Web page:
Betty Hart, Jan 1967

Dr. Betty Hart devoted her life to bettering the odds for young children. She continued her study of language acquisition in young children into her 85th year. Those who knew her personally, the professionals who improved their practice as a result of her work, and the legions of children who benefited from her dedication lost a champion with Betty's passing on September 28th.

Betty was Emeritus Associate Research Professor with the Schiefelbush Life Span Institute at the University of Kansas. On October 29, Brookes Publishing's Executive Vice President Melissa Behm and Dr. Dale Walker, fellow Associate Research Professor at the University of Kansas, presented this tribute to Betty at DEC. Take a moment to see the kind of impact she had on the field of early child development. As Melissa expressed, "The world has lost a truly great scholar. We have lost an author, advocate, and friend."

Sufficient conversation duration

  • ensure a sufficient amount of teacher–child conversation
  • have small-group discussion last at least 5 minutes
  • have small-group discussion during activities, meals, or nap-time, or before or after school

Linguistically complex talk

  • ask questions that query thoughts and feelings ("What was he feeling?"), require clarifying and hypothesizing ("What do you mean?" "What happened?), and elicit talk ("How?" "Why?" "What else?").
  • expand on language by adding missing grammatical elements or elaborating on the child's speech; comments should be noncorrective in tone so that the child is encouraged to speak (e.g., Child: "My daddy, he went Wal-Mart" --> Teacher: "Your father went to Wal-Mart? Did he go to the one near the mall?")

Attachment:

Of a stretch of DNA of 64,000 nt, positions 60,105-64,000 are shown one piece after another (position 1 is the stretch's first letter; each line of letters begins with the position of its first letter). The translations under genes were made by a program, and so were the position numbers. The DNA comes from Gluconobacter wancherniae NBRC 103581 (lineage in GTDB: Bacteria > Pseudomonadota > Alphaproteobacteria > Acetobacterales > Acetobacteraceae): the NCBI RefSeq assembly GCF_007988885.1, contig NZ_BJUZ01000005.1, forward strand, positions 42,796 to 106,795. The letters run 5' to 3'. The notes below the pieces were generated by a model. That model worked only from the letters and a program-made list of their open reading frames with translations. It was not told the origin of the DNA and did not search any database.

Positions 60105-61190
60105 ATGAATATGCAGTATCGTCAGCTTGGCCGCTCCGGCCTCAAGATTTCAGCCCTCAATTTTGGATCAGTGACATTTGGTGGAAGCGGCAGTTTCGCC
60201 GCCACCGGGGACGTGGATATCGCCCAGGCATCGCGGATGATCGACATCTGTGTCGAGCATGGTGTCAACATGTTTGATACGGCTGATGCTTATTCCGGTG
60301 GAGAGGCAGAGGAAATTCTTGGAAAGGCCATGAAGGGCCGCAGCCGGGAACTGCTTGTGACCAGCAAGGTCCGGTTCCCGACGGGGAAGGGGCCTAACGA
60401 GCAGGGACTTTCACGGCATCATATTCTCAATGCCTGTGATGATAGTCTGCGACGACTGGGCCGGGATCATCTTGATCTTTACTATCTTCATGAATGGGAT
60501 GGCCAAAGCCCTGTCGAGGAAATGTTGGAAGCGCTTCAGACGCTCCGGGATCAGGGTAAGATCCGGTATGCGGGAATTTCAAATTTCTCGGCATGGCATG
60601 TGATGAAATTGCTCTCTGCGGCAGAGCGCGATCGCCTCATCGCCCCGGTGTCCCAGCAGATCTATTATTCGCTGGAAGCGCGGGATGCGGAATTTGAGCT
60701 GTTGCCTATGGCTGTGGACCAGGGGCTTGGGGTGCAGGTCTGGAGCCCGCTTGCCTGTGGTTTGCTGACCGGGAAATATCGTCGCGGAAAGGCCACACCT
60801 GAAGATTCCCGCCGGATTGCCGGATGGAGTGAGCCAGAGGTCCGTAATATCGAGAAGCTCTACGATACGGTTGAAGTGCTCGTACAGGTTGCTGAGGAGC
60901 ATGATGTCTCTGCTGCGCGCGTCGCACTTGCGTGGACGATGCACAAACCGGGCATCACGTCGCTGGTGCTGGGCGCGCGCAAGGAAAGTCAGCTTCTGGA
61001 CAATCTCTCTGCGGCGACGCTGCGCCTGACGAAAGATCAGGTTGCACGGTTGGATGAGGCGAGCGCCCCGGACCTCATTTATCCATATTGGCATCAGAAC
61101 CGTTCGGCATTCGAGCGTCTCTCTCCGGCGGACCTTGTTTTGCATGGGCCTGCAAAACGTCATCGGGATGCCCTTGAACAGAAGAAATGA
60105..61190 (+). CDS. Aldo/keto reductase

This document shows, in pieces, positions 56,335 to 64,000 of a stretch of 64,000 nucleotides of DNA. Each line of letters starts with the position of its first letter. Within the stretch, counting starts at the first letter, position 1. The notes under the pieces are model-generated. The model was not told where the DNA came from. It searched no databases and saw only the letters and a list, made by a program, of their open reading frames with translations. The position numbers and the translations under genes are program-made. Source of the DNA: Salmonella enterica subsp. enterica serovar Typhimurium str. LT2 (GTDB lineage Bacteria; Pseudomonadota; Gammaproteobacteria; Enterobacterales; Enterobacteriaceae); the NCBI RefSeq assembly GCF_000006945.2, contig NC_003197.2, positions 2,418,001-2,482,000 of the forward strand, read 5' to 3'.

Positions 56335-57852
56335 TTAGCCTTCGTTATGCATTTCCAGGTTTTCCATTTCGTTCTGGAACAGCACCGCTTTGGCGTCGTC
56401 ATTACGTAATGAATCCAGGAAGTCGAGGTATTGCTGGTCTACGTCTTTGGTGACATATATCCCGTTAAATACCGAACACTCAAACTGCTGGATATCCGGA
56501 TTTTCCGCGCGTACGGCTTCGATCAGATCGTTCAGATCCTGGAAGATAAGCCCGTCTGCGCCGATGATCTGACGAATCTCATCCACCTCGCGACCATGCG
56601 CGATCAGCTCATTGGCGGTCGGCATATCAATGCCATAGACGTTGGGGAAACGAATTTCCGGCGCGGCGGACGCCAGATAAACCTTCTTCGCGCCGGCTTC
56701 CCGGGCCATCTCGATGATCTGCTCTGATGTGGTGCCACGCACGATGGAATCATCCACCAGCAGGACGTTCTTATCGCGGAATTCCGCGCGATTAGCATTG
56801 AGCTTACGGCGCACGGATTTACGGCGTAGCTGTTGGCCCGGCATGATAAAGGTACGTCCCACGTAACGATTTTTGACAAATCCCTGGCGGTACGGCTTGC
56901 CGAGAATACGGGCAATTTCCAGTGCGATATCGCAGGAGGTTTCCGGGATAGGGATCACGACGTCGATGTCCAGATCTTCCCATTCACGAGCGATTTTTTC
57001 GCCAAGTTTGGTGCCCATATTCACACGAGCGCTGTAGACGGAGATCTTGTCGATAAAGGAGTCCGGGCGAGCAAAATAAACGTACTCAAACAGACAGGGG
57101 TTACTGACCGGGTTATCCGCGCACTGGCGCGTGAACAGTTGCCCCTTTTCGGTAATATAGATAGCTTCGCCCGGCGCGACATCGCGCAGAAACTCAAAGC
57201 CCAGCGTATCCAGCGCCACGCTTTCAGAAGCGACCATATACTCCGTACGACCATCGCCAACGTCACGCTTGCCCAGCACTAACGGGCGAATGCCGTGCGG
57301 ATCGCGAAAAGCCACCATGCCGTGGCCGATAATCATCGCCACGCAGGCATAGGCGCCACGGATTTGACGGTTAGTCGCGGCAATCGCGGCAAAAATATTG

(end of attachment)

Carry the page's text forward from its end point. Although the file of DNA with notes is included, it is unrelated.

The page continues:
• elaborate and introduce new vocabulary (e.g., Child: "There a big car." --> Teacher: "Oh, yes, that's an enormous car. Is that a sports utility vehicle?")

Download a complete sample lesson to see how all the PAVEd for Success components work together.

Shared Book Reading

According to Early Childhood Literacy, which summarizes the findings of the National Early Literacy Panel (NELP), interventions that focus on enhancing oral language through explicit and direct instruction lead to positive increases in language ability, primarily through the improvement of vocabulary skills. One of the most prevalent early literacy interventions is shared book reading, which involves an adult reading a book to one child or a small group of children with a focus on actively engaging children in the reading process.